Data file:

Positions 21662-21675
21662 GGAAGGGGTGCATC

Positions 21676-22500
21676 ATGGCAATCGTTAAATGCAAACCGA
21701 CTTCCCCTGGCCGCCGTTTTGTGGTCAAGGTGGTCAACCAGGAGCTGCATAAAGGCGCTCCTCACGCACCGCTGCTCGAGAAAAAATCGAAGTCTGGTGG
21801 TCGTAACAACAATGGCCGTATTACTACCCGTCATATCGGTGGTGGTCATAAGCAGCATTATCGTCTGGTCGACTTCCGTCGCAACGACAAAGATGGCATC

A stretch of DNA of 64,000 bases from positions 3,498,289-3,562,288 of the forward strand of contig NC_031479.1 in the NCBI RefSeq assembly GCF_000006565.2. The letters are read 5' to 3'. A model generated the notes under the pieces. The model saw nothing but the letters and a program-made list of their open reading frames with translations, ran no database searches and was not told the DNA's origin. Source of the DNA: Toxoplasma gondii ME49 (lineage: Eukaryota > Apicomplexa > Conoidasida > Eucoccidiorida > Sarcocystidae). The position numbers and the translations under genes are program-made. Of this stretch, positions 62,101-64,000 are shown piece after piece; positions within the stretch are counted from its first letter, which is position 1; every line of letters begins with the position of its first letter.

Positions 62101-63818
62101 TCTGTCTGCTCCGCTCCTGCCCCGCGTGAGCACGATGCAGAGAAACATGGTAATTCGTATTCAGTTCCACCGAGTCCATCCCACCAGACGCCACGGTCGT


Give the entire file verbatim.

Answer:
Positions 21662-21675
21662 GGAAGGGGTGCATC

Positions 21676-22500
21676 ATGGCAATCGTTAAATGCAAACCGA
21701 CTTCCCCTGGCCGCCGTTTTGTGGTCAAGGTGGTCAACCAGGAGCTGCATAAAGGCGCTCCTCACGCACCGCTGCTCGAGAAAAAATCGAAGTCTGGTGG
21801 TCGTAACAACAATGGCCGTATTACTACCCGTCATATCGGTGGTGGTCATAAGCAGCATTATCGTCTGGTCGACTTCCGTCGCAACGACAAAGATGGCATC

A stretch of DNA of 64,000 bases from positions 3,498,289-3,562,288 of the forward strand of contig NC_031479.1 in the NCBI RefSeq assembly GCF_000006565.2. The letters are read 5' to 3'. A model generated the notes under the pieces. The model saw nothing but the letters and a program-made list of their open reading frames with translations, ran no database searches and was not told the DNA's origin. Source of the DNA: Toxoplasma gondii ME49 (lineage: Eukaryota > Apicomplexa > Conoidasida > Eucoccidiorida > Sarcocystidae). The position numbers and the translations under genes are program-made. Of this stretch, positions 62,101-64,000 are shown piece after piece; positions within the stretch are counted from its first letter, which is position 1; every line of letters begins with the position of its first letter.

Positions 62101-63818
62101 TCTGTCTGCTCCGCTCCTGCCCCGCGTGAGCACGATGCAGAGAAACATGGTAATTCGTATTCAGTTCCACCGAGTCCATCCCACCAGACGCCACGGTCGT